Use this URL to cite or link to this record in EThOS: http://ethos.bl.uk/OrderDetails.do?uin=uk.bl.ethos.694000
Title: Power electronic interfaces for piezoelectric energy harvesters
Author: Elliott, Alwyn David Thomas
ISNI:       0000 0004 5989 6323
Awarding Body: Imperial College London
Current Institution: Imperial College London
Date of Award: 2015
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Abstract:
Motion-driven energy harvesters can replace batteries in low power wireless sensors, however selection of the optimal type of transducer for a given situation is difficult as the performance of the complete system must be taken into account in the optimisation. In this thesis, a complete piezoelectric energy harvester system model including a piezoelectric transducer, a power conditioning circuit, and a battery, is presented allowing for the first time a complete optimisation of such a system to be performed. Combined with previous work on modelling an electrostatic energy harvesting system, a comparison of the two transduction methods was performed. The results at 100 Hz indicate that for small MEMS devices at low accelerations, electrostatic harvesting systems outperform piezoelectric but the opposite is true as the size and acceleration increases. Thus the transducer type which achieves the best power density in an energy harvesting system for a given size, acceleration and operating frequency can be chosen. For resonant vibrational energy harvesting, piezoelectric transducers have received a lot of attention due to their MEMS manufacturing compatibility with research focused on the transduction method but less attention has been paid to the output power electronics. Detailed design considerations for a piezoelectric harvester interface circuit, known as single-supply pre-biasing (SSPB), are developed which experimentally demonstrate the circuit outperforming the next best known interface's theoretical limit. A new mode of operation for the SSPB circuit is developed which improves the power generation performance when the piezoelectric material properties have degraded. A solution for tracking the maximum power point as the excitation changes is also presented.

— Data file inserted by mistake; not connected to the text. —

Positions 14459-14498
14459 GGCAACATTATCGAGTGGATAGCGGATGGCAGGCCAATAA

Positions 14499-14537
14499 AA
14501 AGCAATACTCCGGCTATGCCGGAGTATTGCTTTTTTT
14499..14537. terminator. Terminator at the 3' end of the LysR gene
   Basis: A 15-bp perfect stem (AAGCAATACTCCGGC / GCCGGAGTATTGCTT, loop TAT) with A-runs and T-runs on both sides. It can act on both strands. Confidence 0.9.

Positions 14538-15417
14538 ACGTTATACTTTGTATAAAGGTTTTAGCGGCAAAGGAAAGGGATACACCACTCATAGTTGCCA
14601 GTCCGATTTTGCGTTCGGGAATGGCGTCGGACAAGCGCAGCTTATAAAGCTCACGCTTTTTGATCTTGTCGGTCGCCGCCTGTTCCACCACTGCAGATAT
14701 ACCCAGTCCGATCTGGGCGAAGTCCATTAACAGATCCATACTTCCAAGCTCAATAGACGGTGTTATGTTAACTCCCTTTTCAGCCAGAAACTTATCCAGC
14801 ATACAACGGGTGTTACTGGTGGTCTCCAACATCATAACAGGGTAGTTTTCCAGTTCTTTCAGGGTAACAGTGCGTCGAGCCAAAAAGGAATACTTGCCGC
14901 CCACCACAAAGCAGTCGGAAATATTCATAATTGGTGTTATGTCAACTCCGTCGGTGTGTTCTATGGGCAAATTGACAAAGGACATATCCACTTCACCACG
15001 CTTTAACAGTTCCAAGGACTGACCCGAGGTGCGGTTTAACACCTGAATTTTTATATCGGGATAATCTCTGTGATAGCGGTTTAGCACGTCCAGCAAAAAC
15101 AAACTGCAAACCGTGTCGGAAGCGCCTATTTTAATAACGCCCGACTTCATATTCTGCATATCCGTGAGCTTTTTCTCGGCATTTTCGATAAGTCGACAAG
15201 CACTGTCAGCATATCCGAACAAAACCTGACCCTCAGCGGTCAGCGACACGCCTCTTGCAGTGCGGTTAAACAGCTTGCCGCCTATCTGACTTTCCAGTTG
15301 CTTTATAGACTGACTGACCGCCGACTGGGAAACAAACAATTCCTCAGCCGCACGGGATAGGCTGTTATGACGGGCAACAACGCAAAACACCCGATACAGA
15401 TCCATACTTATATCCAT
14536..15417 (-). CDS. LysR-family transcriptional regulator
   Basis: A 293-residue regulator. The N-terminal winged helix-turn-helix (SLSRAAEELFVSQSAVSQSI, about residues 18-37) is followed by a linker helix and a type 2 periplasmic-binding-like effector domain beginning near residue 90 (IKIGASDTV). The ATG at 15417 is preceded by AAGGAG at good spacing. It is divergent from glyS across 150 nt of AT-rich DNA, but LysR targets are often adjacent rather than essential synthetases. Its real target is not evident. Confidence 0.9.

Supervisor: Mitcheson, Paul Sponsor: Engineering and Physical Sciences Research Council
Qualification Name: Thesis (Ph.D.) Qualification Level: Doctoral
EThOS ID: uk.bl.ethos.694000  DOI: Not available
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